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1.  Getting to zero the biomedical way in Africa: outcomes of deliberation at the 2013 Biomedical HIV Prevention Forum in Abuja, Nigeria 
BMC Proceedings  2014;8(Suppl 3):S1.
Background
Over the last few decades, biomedical HIV prevention research had engaged multiple African stakeholders. There have however been few platforms to enable regional stakeholders to engage with one another. In partnership with the World AIDS Campaign International, the Institute of Public Health of Obafemi Awolowo University, and the National Agency for the Control of AIDS in Nigeria, the New HIV Vaccine and Microbicide Advocacy Society hosted a forum on biomedical HIV prevention research in Africa. Stakeholders’ present explored evidences related to biomedical HIV prevention research and development in Africa, and made recommendations to inform policy, guidelines and future research agenda.
Discussion
The BHPF hosted 342 participants. Topics discussed included the use of antiretrovirals for HIV prevention, considerations for biomedical HIV prevention among key populations; HIV vaccine development; HIV cure; community and civil society engagement; and ethical considerations in implementation of biomedical HIV prevention research. Participants identified challenges for implementation of proven efficacious interventions and discovery of other new prevention options for Africa. Concerns raised included limited funding by African governments, lack of cohesive advocacy and policy agenda for biomedical HIV prevention research and development by Africa, varied ethical practices, and limited support to communities’ capacity to actively engaged with clinical trial conducts. Participants recommended that the African Government implement the Abuja +12 declaration; the civil society build stronger partnerships with diverse stakeholders, and develop a coherent advocacy agenda that also enhances community research literacy; and researchers and sponsors of trials on the African continent establish a process for determining appropriate standards for trial conduct on the continent.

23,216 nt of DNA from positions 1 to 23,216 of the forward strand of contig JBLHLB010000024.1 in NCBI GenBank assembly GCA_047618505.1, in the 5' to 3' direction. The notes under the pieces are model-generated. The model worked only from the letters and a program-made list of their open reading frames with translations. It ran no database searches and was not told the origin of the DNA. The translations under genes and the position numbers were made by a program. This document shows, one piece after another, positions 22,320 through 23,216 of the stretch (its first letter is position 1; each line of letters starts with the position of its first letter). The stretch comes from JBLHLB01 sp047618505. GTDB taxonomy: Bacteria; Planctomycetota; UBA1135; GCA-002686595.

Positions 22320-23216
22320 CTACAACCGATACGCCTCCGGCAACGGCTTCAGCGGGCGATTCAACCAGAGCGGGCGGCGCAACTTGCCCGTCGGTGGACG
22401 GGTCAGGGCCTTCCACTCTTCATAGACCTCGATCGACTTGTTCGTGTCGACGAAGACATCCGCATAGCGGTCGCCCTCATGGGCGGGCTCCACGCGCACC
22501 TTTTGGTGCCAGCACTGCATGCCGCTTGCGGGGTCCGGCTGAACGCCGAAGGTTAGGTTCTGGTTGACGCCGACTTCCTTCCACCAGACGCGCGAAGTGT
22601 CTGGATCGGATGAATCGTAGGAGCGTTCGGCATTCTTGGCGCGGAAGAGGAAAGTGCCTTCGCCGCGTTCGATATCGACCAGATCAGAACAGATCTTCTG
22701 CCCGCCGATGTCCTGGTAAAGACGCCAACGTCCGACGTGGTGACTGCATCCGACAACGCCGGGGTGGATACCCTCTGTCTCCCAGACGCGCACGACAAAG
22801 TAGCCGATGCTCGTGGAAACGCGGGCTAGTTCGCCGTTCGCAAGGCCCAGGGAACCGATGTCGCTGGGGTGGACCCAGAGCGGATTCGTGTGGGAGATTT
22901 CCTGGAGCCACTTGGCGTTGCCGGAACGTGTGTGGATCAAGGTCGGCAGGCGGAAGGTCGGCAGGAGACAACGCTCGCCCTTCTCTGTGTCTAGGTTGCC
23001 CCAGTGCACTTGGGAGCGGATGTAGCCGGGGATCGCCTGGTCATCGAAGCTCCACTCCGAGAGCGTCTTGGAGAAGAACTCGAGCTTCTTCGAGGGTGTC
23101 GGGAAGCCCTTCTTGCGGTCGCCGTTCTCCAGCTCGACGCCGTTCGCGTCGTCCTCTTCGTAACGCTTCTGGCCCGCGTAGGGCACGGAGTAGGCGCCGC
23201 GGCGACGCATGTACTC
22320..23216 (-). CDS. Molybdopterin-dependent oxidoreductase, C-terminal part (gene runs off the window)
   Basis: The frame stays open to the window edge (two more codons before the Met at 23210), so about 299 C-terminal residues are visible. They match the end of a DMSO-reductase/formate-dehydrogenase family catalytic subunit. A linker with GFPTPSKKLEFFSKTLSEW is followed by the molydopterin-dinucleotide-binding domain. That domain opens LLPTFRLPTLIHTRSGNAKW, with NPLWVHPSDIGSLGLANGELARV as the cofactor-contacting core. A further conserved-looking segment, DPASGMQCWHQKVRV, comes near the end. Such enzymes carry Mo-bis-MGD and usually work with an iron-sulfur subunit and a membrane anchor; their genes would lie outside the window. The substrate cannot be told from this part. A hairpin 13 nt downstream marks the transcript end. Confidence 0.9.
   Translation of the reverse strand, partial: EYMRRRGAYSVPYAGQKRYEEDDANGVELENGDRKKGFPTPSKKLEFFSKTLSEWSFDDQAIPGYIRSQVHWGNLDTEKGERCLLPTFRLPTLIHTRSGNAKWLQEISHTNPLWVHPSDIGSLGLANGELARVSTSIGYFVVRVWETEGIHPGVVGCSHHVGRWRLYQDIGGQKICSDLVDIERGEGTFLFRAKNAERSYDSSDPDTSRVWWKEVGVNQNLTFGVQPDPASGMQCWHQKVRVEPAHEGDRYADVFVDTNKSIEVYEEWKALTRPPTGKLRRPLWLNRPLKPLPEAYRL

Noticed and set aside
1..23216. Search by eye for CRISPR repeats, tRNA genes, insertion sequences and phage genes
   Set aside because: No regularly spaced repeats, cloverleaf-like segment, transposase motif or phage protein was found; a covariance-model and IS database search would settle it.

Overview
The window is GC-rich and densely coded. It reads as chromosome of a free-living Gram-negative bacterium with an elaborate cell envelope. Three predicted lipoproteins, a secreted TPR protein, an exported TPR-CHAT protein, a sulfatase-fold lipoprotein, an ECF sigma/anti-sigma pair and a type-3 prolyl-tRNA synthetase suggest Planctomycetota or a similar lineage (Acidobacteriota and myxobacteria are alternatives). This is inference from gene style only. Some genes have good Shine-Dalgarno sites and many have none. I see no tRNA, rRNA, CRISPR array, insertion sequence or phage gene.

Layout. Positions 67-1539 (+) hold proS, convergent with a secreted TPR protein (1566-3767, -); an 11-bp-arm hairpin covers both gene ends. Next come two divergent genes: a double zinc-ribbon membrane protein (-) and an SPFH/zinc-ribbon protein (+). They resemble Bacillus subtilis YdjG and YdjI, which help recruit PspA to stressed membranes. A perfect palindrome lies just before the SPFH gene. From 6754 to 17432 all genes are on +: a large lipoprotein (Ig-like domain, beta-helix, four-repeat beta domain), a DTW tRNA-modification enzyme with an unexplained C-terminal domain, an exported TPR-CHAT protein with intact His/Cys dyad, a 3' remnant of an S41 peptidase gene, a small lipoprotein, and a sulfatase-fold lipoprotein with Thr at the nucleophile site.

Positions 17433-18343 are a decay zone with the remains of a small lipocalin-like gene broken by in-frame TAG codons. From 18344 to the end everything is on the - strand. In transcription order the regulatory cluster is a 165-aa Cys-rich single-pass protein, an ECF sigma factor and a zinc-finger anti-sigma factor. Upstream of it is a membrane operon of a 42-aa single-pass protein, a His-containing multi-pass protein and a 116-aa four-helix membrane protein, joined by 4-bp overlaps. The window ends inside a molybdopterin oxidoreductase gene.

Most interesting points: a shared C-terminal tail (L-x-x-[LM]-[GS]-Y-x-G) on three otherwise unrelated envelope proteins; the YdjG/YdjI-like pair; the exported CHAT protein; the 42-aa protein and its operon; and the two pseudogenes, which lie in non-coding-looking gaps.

Conclusion
By highlighting key considerations for biomedical HIV prevention research and development in Africa, the forum has helped identify key advocacy issues that Civil Society can expend efforts on so as to strengthen support for future biomedical HIV prevention research on the continent.
doi:10.1186/1753-6561-8-S3-S1
PMCID: PMC4166025
Biomedical; HIV; prevention; Forum; meeting; report
2.  Antimicrobial Resistance: A Cause for Global Concern 
BMC Proceedings  2013;7(Suppl 3):S1.
doi:10.1186/1753-6561-7-S3-S1
PMCID: PMC3892153  PMID: 24268075
3.  State of the Science and the Intraductal Approach for Breast Cancer: Proceedings Summary of The Sixth International Symposium on the Intraductal Approach To Breast Cancer Santa Monica, California, 19–21 February 2009 
BMC Proceedings  2009;3(Suppl 5):I1.
Researchers are using the intraductal approach to advance breast cancer risk assessment, prevention, diagnosis, and treatment. Procedures and technologies that can access and interrogate the ductal-alveolar systems include nipple aspiration, ductal lavage and ductoscopy. Ductoscopic papillectomy, ductoscopic margin evaluation, and intraductal therapy are considered promising investigational and innovative treatments. These techniques are used to explore the biology of the normal breast; collect and analyze breast fluid and cells to identify biomarkers that can be used in breast cancer detection and risk assessment; and to identify new ways to find and administer therapeutic and/or preventive agents to the breast tissue. This report summarizes the latest research findings in these areas, presented at The 6th International Symposium on the Intraductal Approach to Breast Cancer in 2009.
doi:10.1186/1753-6561-3-S5-I1
PMCID: PMC2727116

Results 1-3 (3)